The film is about a woman in her 80s called Mantoa (Mary Twala Mhlongo), who has lost most of her family. She is devastated to find out her son, a miner, has lost his life, and the first hour of the film is almost wholly filled with her grief, dreams and sometimes hallucinations as she loses the taste for life. She decides to buy a grave for herself although this is not acceptable in the culture. At this time the village chief promotes the government plan of displacing the village population to make way for a dam being built  which will result in flooding. He makes a speech about development and the future. At first, Mantoa doesn’t bother with what is being said, but when she finds out the flooding will destroy the graves of the villagers she becomes active against the planned evacuation until she becomes an inspiration to the resistance. In the last scene, while villagers carry their belongings out of the village, she takes off all of her clothes and walks naked towards the government officials in an act of angry defiance.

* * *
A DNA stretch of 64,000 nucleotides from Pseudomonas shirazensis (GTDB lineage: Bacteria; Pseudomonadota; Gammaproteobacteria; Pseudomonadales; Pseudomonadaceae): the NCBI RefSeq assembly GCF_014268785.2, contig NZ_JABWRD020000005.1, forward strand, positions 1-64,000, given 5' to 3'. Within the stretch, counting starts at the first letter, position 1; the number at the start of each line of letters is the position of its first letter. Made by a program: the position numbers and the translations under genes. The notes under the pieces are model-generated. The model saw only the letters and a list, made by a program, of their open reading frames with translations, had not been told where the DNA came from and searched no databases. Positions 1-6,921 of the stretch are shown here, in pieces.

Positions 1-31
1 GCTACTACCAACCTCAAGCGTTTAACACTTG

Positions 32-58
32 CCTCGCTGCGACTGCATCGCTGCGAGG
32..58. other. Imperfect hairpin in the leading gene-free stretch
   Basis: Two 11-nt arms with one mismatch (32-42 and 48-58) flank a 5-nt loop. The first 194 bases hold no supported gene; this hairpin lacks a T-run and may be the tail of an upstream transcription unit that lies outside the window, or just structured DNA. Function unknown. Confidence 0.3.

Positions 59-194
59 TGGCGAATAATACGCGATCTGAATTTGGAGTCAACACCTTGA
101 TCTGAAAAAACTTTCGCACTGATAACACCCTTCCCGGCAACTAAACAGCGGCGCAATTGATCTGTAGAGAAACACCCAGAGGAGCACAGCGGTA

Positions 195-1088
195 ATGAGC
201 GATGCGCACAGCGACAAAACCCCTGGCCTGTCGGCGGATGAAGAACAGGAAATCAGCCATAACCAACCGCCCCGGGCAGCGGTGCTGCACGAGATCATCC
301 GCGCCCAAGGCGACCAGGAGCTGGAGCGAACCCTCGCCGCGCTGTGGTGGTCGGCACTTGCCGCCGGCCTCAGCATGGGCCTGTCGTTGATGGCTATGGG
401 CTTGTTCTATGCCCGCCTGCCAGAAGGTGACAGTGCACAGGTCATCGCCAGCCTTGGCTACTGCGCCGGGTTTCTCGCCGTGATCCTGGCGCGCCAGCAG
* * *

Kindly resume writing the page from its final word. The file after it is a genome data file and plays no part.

The importance of this film isn’t in the story as such but rather in how it is told. Besides the deliberate, slow rhythm of the editing, which makes the dramatic escalation very smooth, the filmmaker and the DOC make use of Lesotho’s magnificent landscape and stress the protagonist’s spiritual journey. South African actress Mhlongo died soon after the film was shot in 2019, and so did not witness the global appreciation for her dazzling performance.

Another remarkable film in the long narrative competition is the Cameroonian filmmaker Enah Johnscott’s The Fisherman’s Dairy. Inspired by Malala Yousafzaiand’s fight for educating young women in her country, it deals with a social problem that is widespread not only in Cameroon but in many societies. Set in a very poor fishermens’ village in Cameroon, the film centres on a 12-year-old girl, Ekah who helps her father with his work as a fisherman and is everything to him as her mother suffers from a terminal illness (the script doesn’t specify). The first few minutes of the film illustrate Ekah’s activities as she takes her father’s daily catch to sell it in the market, cooks his food and cleans his clothes.